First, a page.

At TE11, I am not interested in drafting a tight end that joins a pass-catching corps of Odell Beckham Jr., Jarvis Landry, David Njoku, Kareem Hunt, and Nick Chubb. Despite winning just six games, Cleveland ranked middle-of-the-pack with 59.6% passing plays in 2019. The Browns added former Vikings offensive coordinator Kevin Stefanski as their head coach. Last year, Stefanski’s offense was extremely run-heavy. While much of that can probably be attributed to head coach Mike Zimmer demanding as much, it’s unlikely Cleveland turns pass-happy in 2020. Hooper benefited from a strong 18.5% target share in 2019 that ticked up to 25.7% in the red zone. His overall target share ranked ninth-best among TEs on the season, and it’s unlikely he’ll replicate that result in Cleveland’s less-consolidated passing attack. Hooper’s only real hope is that the pie itself expands, but it’s hard to imagine the 2020 Browns being more pass-friendly than the 2019 Falcons. I’d draft several TEs ranked behind Hooper ahead of him, down potentially as far as the TE18, Jack Doyle. However, if I’m drafting a TE in this range, I’m only interested in upside. I’m looking at Hayden Hurst, T.J. Hockenson, or Jonnu Smith all before I even think about Hooper.
– Mark Leipold (@LeipoldNFL)
Austin Hooper is currently 11th among all tight ends in the latest ECR. After signing a four-year, $42 million deal with the Browns this offseason (making him the highest-paid TE in the NFL), he will now have to share targets with Odell Beckham Jr., Jarvis Landry, David Njoku, Kareem Hunt, Nick Chubb, and Rashard Higgins. Hooper had a career year with the Falcons in 2019, hauling in 75 receptions for 787 yards and six touchdowns across 13 games. The 25-year-old averaged 7.5 targets a game, as the Falcons were in catch-up mode most of last season. As a result, he recorded 491 receiving yards and five touchdowns in the second half. Baker Mayfield will likely use Hooper as a safety valve, but I doubt he reaches a high target volume as the fourth or fifth option in the Browns’ passing game. Unless Cleveland becomes a heavy pass-first offense in 2020, it’s going to be tough for Hooper to post borderline TE1 numbers given his competition. I would rather take a chance on Noah Fant, Hayden Hurst, Mike Gesicki, or Jonnu Smith, who are all currently ranked lower.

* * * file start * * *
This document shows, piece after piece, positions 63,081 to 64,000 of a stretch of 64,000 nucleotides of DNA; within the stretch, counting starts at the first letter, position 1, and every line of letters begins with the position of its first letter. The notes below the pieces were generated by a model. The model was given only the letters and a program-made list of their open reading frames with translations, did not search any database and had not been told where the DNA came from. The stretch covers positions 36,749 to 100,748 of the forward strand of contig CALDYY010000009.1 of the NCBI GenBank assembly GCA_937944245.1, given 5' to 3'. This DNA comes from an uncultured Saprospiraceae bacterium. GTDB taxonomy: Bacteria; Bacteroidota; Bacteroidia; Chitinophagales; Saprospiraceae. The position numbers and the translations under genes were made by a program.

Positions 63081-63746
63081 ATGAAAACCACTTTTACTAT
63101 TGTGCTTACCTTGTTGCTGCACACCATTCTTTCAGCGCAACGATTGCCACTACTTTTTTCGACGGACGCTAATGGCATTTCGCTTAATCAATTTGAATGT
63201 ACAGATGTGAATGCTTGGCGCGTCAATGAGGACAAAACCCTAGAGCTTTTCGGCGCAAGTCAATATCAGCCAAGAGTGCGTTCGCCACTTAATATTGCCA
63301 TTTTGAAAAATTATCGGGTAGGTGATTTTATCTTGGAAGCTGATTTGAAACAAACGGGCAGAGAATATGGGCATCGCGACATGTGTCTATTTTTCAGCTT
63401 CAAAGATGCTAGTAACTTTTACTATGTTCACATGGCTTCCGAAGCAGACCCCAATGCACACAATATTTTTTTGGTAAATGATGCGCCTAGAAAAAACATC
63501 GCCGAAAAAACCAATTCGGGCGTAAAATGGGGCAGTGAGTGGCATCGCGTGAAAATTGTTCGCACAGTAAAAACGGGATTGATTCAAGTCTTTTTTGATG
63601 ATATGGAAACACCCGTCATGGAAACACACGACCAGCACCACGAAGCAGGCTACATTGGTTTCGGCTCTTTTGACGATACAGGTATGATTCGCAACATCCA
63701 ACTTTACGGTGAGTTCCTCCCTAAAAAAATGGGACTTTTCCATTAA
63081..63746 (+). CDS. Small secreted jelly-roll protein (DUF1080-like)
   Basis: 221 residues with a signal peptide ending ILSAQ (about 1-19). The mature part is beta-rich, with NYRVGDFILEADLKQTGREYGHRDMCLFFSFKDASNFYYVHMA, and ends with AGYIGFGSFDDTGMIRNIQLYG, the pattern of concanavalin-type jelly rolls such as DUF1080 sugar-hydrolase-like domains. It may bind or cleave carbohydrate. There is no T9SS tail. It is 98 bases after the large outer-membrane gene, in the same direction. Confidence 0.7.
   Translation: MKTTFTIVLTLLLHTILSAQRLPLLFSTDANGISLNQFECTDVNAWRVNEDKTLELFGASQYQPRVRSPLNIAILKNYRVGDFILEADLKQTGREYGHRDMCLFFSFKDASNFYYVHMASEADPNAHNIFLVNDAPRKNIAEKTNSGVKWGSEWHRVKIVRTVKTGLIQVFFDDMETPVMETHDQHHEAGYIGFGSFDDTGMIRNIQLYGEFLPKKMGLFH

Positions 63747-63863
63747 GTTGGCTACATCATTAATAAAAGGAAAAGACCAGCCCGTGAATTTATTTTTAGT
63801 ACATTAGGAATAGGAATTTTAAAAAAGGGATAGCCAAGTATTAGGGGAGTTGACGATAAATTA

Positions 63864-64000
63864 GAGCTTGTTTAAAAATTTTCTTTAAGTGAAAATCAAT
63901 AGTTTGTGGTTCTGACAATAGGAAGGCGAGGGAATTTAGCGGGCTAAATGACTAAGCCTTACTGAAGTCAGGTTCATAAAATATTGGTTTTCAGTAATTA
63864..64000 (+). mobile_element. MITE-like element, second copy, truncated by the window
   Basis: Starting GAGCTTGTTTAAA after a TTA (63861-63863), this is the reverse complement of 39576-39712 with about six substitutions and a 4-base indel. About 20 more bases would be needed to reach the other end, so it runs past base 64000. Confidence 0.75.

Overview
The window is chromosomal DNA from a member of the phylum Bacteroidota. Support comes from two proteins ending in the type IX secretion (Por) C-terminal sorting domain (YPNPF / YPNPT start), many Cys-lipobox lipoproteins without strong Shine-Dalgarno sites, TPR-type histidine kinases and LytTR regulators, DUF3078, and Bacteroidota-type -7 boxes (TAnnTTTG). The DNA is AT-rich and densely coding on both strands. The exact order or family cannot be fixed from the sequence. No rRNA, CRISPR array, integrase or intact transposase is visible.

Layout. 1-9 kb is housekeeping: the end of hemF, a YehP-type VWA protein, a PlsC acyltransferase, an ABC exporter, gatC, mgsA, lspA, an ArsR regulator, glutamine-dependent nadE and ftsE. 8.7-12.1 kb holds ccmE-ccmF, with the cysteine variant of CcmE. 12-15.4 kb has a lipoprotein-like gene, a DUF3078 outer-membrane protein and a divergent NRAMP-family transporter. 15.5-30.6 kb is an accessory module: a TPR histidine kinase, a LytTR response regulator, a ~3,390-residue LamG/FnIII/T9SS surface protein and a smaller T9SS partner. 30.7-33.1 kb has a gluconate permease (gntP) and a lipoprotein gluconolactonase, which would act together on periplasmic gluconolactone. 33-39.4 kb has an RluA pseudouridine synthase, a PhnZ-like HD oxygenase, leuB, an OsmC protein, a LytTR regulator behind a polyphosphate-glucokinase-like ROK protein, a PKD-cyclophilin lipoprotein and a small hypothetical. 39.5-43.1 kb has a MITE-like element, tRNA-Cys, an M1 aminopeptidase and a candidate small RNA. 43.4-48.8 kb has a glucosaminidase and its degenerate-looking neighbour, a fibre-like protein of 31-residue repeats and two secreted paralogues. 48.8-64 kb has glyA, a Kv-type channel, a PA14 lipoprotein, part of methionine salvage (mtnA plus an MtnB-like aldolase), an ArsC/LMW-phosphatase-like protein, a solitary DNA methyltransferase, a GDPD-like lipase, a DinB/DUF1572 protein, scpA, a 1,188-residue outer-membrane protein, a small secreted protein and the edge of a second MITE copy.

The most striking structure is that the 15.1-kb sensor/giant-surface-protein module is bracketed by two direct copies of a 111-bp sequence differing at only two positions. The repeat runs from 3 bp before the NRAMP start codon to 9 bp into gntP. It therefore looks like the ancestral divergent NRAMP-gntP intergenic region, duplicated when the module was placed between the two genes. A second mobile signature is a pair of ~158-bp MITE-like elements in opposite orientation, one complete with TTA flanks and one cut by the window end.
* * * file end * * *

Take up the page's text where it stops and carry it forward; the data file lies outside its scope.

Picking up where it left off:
– Brad Camara (@beerad30)
Noah Fant (DEN): TE12
Hunter Henry would be my higher-end answer, but because others have already named him, I will go a bit lower and name Noah Fant, who is 14th in expert consensus ranking in 1/2 PPR but 19th for me. Fant had a very solid rookie season overall and had an impressive 8.9 yards per target. But boy, that Denver offense just got a bit more crowded. The Broncos added Melvin Gordon, Jerry Jeudy and KJ Hamler, not to menton drafting the incredibly athletic Albert Okwuegbunam. If you take away the game against Kansas City during which Drew Lock attempted 40 passes in a futile effort to close a big deficit, Lock threw the ball an average if just 29 times per game last season. With a defense that should remain strong and Gordon adding to the running game, there’s little reason to expect a big increase in Lock’s pass attempts, meaning Denver will have a low passing volume offense with plenty of options. That leaves Fant well outside of the TE1 range for me, rather than a borderline selection as he is in ECR.
– Dan Harris (@danharris80)
Evan Engram (NYG): TE6
I have never questioned Engram’s ability, but he’s simply the new Jordan Reed. Engram is athletic, dynamic, and one of the best when healthy. However, health is a big problem. If you are not on the field, then you are not getting fantasy points no matter your athletic profile, college production, or draft capital. Engram is ranked as the sixth tight end in FantasyPros’ ECR. I find that if I don’t draft Travis Kelce, George Kittle, or Mark Andrews, I am waiting on tight end. There are so many potential diamonds much later. I’d rather stock up on more running backs or wide receivers and wait for a Hayden Hurst, Ian Thomas, Jonnu Smith, Jack Doyle, or Jace Sternberger. Grabbing two tight ends later is my approach rather than hoping a player like Engram defies history and is the key to me winning a championship.
– Marc Mathyk (@masterjune70)
Jared Cook (NO): TE9
If you are willing to draft Cook at his current rank of TE9, you better be sure there are another 20 targets for him in a New Orleans offense that just added Emmanuel Sanders. The argument here is simple. Cook was unbelievably efficient last year. That was mainly thanks to his nine touchdowns on just 43 catches. His touchdown tally will surely decrease this year, meaning that he is going to have to catch at least 10 more balls to return the same score he put up last year. Players available after him (Hayden Hurst, Noah Fant, Rob Gronkowski) have far more upside, so do yourself a favor and let someone else reach for Cook.